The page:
On 5 and 6 April 2018, heads of the business federations of the G7 members, along with other business leaders, met in Quebec City.
This year’s B7 Summit took place against the backdrop of a global environment of uncertainty. Rising protectionism, the growing divide between ‘haves’ and ‘have nots’, and the rising fear of technology’s potential to displace workers from their jobs are all placing an increasing strain on the global economy and its institutions. Delegates recognised that we are at a crucial juncture if we want to ensure that our collective economies continue to enjoy the type of growth the previous generation experienced. The B7 widely acknowledged that the role of business goes well beyond purely being an economic agent; it includes ensuring the benefits of growth are widely felt by our populations and that growth occurs in a sustainable manner.
To achieve this objective, the B7 focused this year on three themes: generating inclusive growth, improving resource efficiency and scaling up small business. Participants collectively agreed on 18 recommendations for the G7 across these three areas.
The B7 had a comprehensive discussion on the breadth of issues under inclusive growth, which includes economic growth based on equity, equality of opportunity, and the right to protection during market and employment transitions. Vital to the achievement of this goal is having economic policies that stimulate productivity. The B7 feels strongly that it is key for the G7 to deliver this through a rules-based international trading system. At this stage – perhaps more than at any other point – the architecture governing our trade system is under strain. The G7 must maintain its support for the World Trade Organization and its dispute settlement mechanism. Governments also need to work together to address steel and aluminium excess capacity and ensure a level playing field globally.
Together, we must also embrace the digital age. The shift to an increasingly digital economy presents transformative opportunities. However, these technologies, and the transition to them, will need to be harnessed if we are to ensure the benefits are widely enjoyed. This means getting the regulatory framework right on key issues such as the free flow of data without unjustified data localisation, or the forced transfer of source code. But it also means recognising that we need a strong cybersecurity framework to ensure confidence and stability. Additionally, people need to be placed at the centre of the transition to the digital age. This means deploying disruptive technologies while also creating and supporting retraining opportunities for workers.
The need for inclusive growth also extends to the scaling up of small businesses to help them thrive in the global economy. The capacity challenges faced by small and medium-sized enterprises (SMEs) make the issues of tax and regulatory efficiency significantly more acute. This means that for these businesses to thrive, governments must ensure that policies do not hinder SMEs’ ability to grow and innovate. This includes assisting them with the adoption of digital technologies and making public procurement opportunities more accessible. SMEs also face particular challenges when they look to grow beyond their borders and access international opportunities. G7 governments can address this issue by providing effective on-the-ground assistance and in-market expertise.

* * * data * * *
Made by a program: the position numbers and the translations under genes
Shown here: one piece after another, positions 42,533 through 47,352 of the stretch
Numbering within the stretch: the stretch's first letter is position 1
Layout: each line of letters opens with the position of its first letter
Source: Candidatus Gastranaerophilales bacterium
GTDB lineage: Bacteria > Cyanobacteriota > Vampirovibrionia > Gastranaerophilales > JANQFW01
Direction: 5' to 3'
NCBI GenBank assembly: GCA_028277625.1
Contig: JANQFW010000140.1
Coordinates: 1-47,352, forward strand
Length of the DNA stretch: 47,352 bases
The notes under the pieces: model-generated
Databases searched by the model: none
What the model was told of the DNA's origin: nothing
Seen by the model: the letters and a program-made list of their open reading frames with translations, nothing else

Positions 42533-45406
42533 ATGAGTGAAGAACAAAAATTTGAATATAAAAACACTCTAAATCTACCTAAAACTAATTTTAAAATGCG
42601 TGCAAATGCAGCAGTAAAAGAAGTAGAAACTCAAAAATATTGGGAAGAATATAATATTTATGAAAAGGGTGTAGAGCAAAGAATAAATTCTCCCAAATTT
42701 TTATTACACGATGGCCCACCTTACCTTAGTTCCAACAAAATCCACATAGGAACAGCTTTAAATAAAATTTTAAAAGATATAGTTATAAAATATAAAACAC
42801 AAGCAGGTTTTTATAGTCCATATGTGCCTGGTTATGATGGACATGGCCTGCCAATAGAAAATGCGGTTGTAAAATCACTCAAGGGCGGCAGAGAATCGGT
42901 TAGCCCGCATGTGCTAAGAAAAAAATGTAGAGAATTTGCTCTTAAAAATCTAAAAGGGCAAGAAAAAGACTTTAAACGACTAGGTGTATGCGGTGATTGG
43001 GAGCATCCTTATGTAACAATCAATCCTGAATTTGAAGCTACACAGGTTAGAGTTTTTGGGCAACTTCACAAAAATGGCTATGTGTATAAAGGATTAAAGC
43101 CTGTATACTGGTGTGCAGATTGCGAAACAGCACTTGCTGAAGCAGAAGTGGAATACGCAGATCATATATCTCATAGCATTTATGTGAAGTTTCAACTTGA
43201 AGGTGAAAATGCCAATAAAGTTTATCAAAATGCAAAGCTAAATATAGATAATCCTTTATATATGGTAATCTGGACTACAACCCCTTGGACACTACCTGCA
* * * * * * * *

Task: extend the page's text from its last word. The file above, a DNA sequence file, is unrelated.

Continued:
Finally, it is critical that our resources be extracted and used efficiently and sustainably. Both the public and private sectors must partner to deliver research and development strategies that ensure close coordination of public funds and private capital. This collaboration between the two sectors needs to be complemented by market-based mechanisms for reducing greenhouse gas emissions that reflect national circumstances and avoid distortions in the marketplace that discourage private-sector investment. Consequently, involving the private sector in domestic and international policymaking is essential. In the international context, trade and resource efficiency need to work together. The spread of affordable and efficient technologies through the reduction of tariff and non-tariff barriers will facilitate environmentally sustainable economies.
Despite the plethora of challenges ahead, the B7 federations remain optimistic that at this critical juncture there are still important opportunities ahead. However, the B7 and G7 must work together with our citizens and other groups to deliver on these ambitious goals. As private-sector leaders, we look forward to working with the Canadian presidency to deliver a successful, and impactful, G7 in 2018.